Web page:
The Crimson-Soaked Fairytale Gets a 4K Upgrade: Dario Argento’s Suspiria
To see Suspiria on the big screen is to give yourself over to willing cinematic demonic possession. Dario Argento’s film, known as one of the pinnacles of the giallo genre in the 1970s, taunts, assaults, terrifies, and eventually releases the audience through sheer bravado. Both aurally and visually, Suspiria controls a variety of emotions like a coven summons their power–strange tongues and unspeakable sights shoved into your eyeballs and eardrums, colliding in the form of color-coded dreams reverberating against the boundaries of the cinema. From the opening sequence, a film-in-miniature of fear, paranoia, brutality, and murder, Argento reaches out with his images and strangles you. There is no escape from the terror of his settings, the color-palette of the hideousness, the fluency in which he orchestrates simple, creepy-crawly mystery, and the theater experience only amplifies it.
Argento’s work goes beyond language—although it does commit to a couple exposition dumps—instead thriving on the unspoken, what can be seen and witnessed, what’s to be discovered. In one of its many, many audacious moments, Argento brings the viewer an extreme close-up of a heart as it’s being repeatedly punctured by a killer’s knife. The beating, pulsating life torn to shreds, and in glorious practical detail to boot, was (and still is) almost too much.
But the key-word is almost. Suspiria is right on the ultraviolent, fairytale edge, reveling in excess and chomping at the bit to morph it into candy. It’s fun to observe Argento consistently tip-toe in a mixture of heavy metal and lullaby, always sliding from one to the other with great ease. But the fact that much of the tougher elements are completed via contrasting/complimentary colors, light, and shadow is the real miracle. This movie makes the flip of a light-switch terrifying as hell, not because of the act, but because of the disruption in composition. His frames are so impeccably weaved that any unexpected shift in balance causes hyperventilation in the brain waves. That’s the kind of tight grip a filmmaker wants to achieve, especially in genre fare, because there’s nothing left but surprise.
The film is far evolved past logic or plot or even succession; it’s all gnawed down to the bones of filmic language—visions, actions, reactions, and screams. It’s the kind of movie that causes a realignment of your personal ideas of the cinema. After you first see it, at least in my experience, you stop thinking in broad structural terms, instead you’ll focus on smaller, detailed delights. I never paid attention to color palette, lack of weight, or the particularities of body placement before I saw Suspiria at the tender age of ten. I was left awed in its wake. I was rejuvenated.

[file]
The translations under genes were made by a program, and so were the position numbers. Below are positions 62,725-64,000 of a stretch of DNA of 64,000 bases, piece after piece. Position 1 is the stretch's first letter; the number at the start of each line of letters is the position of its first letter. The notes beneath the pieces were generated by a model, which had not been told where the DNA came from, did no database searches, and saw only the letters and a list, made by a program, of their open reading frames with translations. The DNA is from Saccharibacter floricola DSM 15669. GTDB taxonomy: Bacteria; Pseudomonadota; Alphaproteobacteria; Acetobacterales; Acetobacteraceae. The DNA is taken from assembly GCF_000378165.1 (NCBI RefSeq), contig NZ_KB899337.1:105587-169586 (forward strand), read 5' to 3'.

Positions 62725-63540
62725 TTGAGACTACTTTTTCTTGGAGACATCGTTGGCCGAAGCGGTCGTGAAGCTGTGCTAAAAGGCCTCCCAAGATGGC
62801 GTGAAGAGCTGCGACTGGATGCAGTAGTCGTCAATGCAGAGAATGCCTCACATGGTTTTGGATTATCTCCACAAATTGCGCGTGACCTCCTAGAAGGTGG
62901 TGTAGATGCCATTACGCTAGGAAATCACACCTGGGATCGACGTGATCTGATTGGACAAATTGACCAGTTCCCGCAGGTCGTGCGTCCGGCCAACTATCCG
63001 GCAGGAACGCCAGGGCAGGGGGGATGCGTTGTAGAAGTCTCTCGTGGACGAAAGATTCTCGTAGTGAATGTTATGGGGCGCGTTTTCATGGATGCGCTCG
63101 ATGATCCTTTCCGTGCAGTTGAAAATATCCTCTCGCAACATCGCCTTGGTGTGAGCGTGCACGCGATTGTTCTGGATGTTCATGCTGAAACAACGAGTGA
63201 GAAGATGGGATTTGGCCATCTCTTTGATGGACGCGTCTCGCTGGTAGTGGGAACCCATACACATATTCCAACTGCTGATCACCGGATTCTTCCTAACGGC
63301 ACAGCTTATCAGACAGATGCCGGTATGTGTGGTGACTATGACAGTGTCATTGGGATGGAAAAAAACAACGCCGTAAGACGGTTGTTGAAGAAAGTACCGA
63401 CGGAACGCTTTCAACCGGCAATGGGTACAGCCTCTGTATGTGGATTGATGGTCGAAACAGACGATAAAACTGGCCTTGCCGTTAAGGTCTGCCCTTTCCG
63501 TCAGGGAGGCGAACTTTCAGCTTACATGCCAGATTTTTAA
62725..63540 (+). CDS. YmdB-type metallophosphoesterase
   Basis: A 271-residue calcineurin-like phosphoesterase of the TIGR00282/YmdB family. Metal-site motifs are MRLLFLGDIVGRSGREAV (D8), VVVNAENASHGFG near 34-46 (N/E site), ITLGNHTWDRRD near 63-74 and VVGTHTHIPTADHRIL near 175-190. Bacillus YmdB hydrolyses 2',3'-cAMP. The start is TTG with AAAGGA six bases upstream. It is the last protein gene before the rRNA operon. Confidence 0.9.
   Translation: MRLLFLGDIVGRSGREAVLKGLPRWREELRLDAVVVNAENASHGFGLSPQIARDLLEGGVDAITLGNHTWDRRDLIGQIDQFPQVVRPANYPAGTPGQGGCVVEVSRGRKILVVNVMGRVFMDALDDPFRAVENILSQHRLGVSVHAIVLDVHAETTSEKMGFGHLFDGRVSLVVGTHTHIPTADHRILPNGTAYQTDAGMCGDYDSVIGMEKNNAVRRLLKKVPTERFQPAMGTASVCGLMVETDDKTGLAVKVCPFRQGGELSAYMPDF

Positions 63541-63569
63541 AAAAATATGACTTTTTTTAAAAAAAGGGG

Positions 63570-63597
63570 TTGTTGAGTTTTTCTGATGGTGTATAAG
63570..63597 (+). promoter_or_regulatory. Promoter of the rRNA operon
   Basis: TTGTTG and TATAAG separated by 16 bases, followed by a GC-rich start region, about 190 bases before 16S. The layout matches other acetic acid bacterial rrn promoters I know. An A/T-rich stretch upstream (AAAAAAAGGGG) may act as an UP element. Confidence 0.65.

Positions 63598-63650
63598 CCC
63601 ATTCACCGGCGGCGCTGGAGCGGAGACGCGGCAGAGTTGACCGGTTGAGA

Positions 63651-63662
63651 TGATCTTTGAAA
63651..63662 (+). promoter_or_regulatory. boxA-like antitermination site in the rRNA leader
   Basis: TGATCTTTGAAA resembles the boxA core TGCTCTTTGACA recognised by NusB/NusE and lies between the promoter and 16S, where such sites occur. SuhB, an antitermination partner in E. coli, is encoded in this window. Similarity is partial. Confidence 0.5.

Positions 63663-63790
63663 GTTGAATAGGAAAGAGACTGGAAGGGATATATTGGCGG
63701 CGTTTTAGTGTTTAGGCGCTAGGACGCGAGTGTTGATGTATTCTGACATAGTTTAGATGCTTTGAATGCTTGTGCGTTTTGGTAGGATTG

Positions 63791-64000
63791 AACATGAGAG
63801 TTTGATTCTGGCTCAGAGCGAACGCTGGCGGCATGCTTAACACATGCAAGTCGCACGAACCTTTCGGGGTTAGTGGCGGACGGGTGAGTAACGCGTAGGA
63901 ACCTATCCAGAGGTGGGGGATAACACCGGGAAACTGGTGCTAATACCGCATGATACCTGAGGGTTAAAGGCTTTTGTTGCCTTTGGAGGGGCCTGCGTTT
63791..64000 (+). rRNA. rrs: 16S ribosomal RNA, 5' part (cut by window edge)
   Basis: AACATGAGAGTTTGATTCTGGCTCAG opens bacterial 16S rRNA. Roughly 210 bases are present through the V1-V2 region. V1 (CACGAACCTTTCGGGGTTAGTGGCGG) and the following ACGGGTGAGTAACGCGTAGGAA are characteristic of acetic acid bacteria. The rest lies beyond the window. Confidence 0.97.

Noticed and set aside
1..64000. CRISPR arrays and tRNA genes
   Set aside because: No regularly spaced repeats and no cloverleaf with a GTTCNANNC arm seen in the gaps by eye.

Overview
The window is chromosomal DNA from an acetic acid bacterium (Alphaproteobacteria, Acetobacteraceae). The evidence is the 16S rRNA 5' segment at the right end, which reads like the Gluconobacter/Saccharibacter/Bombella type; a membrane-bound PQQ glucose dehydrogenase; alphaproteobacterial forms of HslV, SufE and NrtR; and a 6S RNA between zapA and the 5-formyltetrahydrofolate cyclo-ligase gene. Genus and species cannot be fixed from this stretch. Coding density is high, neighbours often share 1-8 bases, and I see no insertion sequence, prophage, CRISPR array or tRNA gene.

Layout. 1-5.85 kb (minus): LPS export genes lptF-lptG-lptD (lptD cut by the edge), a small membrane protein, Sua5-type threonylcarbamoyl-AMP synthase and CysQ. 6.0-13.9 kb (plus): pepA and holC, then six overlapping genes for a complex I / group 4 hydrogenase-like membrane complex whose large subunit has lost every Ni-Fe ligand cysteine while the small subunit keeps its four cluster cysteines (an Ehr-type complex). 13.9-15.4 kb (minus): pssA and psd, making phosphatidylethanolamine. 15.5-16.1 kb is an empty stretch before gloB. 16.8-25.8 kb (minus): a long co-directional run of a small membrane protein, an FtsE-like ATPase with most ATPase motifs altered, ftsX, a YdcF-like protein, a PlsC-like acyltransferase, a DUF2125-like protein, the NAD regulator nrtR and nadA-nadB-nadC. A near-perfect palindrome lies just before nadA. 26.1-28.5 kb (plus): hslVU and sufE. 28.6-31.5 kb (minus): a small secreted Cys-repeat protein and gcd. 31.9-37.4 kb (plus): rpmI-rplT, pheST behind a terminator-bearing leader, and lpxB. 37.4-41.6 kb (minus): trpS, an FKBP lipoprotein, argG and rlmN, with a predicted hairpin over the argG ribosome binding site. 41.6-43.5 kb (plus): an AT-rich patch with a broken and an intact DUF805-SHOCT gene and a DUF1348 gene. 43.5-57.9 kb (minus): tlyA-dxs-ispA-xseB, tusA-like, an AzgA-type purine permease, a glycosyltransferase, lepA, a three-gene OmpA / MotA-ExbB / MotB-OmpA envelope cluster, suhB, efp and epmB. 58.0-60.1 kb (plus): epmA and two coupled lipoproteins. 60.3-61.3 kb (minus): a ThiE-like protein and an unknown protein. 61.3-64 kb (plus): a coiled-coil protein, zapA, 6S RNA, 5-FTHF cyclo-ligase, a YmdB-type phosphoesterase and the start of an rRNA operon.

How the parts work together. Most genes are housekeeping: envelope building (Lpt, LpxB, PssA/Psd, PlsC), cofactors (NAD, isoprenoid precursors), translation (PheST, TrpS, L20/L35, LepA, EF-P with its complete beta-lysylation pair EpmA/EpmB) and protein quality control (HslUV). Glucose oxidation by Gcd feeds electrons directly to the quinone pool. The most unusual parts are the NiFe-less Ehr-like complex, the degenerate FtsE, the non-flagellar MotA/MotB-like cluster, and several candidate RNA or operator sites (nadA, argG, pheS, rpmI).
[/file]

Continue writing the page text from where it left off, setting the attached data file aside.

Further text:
For one, you see red differently after you watch Argento’s chef d'oeuvre. It is a presence all of its own, seemingly rising out of the floorboards, seeping through windows, and clustering onto the walls. The world of the film is plastered with outrageous lighting set-ups, but it seems natural to a fairytale, a nightmare, and a symphony of evil—all of which define the unfolding spectacle. In the recent 4K restoration by Synapse Films, appearing across the country through the end of the year, hues and brushstrokes of light have never looked so appetizing. Forget The Neon Demon, this restoration makes Suspiria resemble a newly-scanned Italian phantasmagoria from 2017. It’s that jaw-dropping. But the astonishing factor in all of this is that Suspiria is 40-years-old. Releasing as the same year as Star Wars, Sorcerer, Close Encounters of the Third Kind, Eraserhead; this film has painted itself on the global consciousness via a different kind of spectacle, not through fantasy, science-fiction, or surreal hallucinations, but within the realm of vitality, force, and aggression. It’s nonstop energy, with the film ending as soon as it hits 100 percent insanity. The parts that drag can be fascinating to watch as essential breaks to a devil Scooby-Doo musical. Argento, in one particularly slow moment, zooms past the two characters and observes their reflection in the window behind them. If nothing else, he’s keeping busy before the blood begins to spatter and the fright-fest comes out to play.
And the set-pieces are what truly, unreservedly work. When this fucker is on the move, there’s no stopping it. The soundtrack, by the wailing, sinister Goblin, provides a backdrop for the constant screams, and the colors dance to sound and editing in equal measure. To take a guess, Suspiria was probably edited in two days, because it is a product of post-production methods affecting aspects of the shooting schedule. Argento knew what he wanted, and it is magic in the sense that the film talks to itself, moving not as a completed whole but as a continually morphing organism—a sweet, not savory, art installation. To talk about one highlight in its delicious tapestry, a scene of a (very fake) bat rising from the window (after the viewer sees its glowing eyes) suggests an audience member controlling the events on screen. We want to see what scares us most, so why not peek? If you can, see Suspiria in a cinema for its 40th anniversary. It deserves a celebratory shriek.